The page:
Fluor and Boeing have made their desire known to take over management of the government-owned, contractor-operated Dept. of Energy Sandia National Laboratory facilities in Albuquerque, N.M., and Livermore, Calif.
Announcing a “teaming agreement,” Irving, Texas-based Fluor and Chicago-based Boeing say they are “ready and willing to bid” to manage the DOE’s National Nuclear Security Administration facilities, if the opportunity comes up, according to Keith Stephens, Fluor spokesperson.
The current Sandia contract, held by Lockheed since 1993, expires in September 2012. “We thought it important to announce our intentions,” Stephens says. “While there is not an announced competition, we could bring a pretty strong skill set if that were the case.”
The annual operating budget for the Sandia facilities is approximately $2.5 billion.
While different than work at other DOE nuclear sites, such as Hanford in Washington State that includes dismantling of structures and clean up of the polluted site, the management of Sandia mainly rests inside the laboratory system with the management of new technology and security. Stephens says that while there may be the potential for project management on the construction side of Sandia, anything at this point would be pure speculation.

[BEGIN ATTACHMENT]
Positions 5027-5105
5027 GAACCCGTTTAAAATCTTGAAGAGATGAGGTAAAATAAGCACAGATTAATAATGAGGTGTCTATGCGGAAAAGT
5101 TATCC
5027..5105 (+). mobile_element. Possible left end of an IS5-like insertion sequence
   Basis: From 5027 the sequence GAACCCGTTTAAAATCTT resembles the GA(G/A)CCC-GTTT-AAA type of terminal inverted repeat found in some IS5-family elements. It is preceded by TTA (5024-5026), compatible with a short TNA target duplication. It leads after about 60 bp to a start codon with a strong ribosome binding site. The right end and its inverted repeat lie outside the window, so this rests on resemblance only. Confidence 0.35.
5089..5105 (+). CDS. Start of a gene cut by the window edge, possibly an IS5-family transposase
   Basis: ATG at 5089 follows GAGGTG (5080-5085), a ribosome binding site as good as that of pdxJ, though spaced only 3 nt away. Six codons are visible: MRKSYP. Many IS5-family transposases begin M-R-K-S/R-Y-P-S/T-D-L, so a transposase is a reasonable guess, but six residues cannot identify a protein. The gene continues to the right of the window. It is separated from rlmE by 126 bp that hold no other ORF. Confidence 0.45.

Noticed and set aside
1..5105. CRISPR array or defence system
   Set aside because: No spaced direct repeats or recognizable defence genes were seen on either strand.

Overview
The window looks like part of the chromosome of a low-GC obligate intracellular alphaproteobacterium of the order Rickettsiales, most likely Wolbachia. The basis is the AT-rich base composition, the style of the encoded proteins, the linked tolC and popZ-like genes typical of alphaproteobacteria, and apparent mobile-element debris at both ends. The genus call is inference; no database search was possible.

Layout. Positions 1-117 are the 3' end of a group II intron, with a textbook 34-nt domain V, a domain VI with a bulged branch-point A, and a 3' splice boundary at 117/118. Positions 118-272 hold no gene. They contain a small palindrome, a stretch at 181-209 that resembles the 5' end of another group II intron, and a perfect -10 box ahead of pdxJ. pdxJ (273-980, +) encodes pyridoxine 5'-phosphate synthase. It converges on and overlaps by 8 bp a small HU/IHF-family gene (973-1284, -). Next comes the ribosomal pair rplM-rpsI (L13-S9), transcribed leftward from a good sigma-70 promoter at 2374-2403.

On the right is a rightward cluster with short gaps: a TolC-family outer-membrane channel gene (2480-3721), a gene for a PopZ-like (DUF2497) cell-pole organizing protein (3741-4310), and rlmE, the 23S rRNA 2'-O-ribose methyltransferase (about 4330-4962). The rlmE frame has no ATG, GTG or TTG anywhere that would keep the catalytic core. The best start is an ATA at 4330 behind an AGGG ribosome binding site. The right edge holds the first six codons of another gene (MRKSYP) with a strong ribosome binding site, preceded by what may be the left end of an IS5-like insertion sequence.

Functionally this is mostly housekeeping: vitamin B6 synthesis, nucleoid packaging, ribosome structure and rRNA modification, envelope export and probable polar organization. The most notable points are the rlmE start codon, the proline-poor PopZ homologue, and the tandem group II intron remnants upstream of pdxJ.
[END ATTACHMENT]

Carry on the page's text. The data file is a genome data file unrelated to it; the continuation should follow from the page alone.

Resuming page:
Greg Meyer, senior vice president of Fluor Government Group, says in a statement that he believes the complimentary resources and skill sets of the two companies offers an “extremely compelling value proposition” for the DOE.
Fluor has been a longtime DOE contractor and has done work at Savannah River in South Carolina, Portsmouth in Piketon, Ohio and at Hanford. Fluor has worked with the DOE for more than six decades. The Boeing Company’s Defense, Space & Security divisions, headquartered in St. Louis, is one of the world’s largest of its kind and has supported national nuclear programs for more than five decades.
Greg Deiter, vice president of Boeing Defense & Government Services, adds in a statement that evolving to meet broader national security tasks that will complement the nuclear security mission of the National Nuclear Security Administration fits nicely with Boeing’s abilities.